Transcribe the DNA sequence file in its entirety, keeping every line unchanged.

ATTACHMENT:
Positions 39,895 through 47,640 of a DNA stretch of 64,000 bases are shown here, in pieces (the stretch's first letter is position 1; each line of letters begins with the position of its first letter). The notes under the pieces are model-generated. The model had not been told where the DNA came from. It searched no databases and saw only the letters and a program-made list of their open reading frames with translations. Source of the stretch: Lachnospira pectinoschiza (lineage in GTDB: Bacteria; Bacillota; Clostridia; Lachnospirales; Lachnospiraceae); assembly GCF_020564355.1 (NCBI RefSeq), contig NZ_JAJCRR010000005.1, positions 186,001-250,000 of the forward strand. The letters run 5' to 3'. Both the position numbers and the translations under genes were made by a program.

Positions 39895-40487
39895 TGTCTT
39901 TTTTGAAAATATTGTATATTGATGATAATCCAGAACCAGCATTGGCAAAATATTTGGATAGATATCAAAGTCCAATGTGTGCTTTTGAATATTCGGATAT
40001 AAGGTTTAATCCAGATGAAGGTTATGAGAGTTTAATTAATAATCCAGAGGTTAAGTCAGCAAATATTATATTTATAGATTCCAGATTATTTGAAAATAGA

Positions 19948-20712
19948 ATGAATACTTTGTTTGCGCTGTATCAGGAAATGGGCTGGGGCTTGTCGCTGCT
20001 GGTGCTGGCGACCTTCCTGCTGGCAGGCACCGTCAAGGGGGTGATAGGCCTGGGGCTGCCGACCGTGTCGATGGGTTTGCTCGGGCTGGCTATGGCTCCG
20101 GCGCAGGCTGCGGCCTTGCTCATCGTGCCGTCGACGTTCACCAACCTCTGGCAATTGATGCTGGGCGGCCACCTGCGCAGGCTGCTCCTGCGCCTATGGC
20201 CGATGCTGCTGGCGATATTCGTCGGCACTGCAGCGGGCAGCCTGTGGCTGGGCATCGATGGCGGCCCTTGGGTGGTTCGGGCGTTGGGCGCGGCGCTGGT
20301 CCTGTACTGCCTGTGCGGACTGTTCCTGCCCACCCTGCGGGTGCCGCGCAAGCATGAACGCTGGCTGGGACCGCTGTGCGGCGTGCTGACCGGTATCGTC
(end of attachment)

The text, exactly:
Positions 39,895 through 47,640 of a DNA stretch of 64,000 bases are shown here, in pieces (the stretch's first letter is position 1; each line of letters begins with the position of its first letter). The notes under the pieces are model-generated. The model had not been told where the DNA came from. It searched no databases and saw only the letters and a program-made list of their open reading frames with translations. Source of the stretch: Lachnospira pectinoschiza (lineage in GTDB: Bacteria; Bacillota; Clostridia; Lachnospirales; Lachnospiraceae); assembly GCF_020564355.1 (NCBI RefSeq), contig NZ_JAJCRR010000005.1, positions 186,001-250,000 of the forward strand. The letters run 5' to 3'. Both the position numbers and the translations under genes were made by a program.

Positions 39895-40487
39895 TGTCTT
39901 TTTTGAAAATATTGTATATTGATGATAATCCAGAACCAGCATTGGCAAAATATTTGGATAGATATCAAAGTCCAATGTGTGCTTTTGAATATTCGGATAT
40001 AAGGTTTAATCCAGATGAAGGTTATGAGAGTTTAATTAATAATCCAGAGGTTAAGTCAGCAAATATTATATTTATAGATTCCAGATTATTTGAAAATAGA

Positions 19948-20712
19948 ATGAATACTTTGTTTGCGCTGTATCAGGAAATGGGCTGGGGCTTGTCGCTGCT
20001 GGTGCTGGCGACCTTCCTGCTGGCAGGCACCGTCAAGGGGGTGATAGGCCTGGGGCTGCCGACCGTGTCGATGGGTTTGCTCGGGCTGGCTATGGCTCCG
20101 GCGCAGGCTGCGGCCTTGCTCATCGTGCCGTCGACGTTCACCAACCTCTGGCAATTGATGCTGGGCGGCCACCTGCGCAGGCTGCTCCTGCGCCTATGGC
20201 CGATGCTGCTGGCGATATTCGTCGGCACTGCAGCGGGCAGCCTGTGGCTGGGCATCGATGGCGGCCCTTGGGTGGTTCGGGCGTTGGGCGCGGCGCTGGT
20301 CCTGTACTGCCTGTGCGGACTGTTCCTGCCCACCCTGCGGGTGCCGCGCAAGCATGAACGCTGGCTGGGACCGCTGTGCGGCGTGCTGACCGGTATCGTC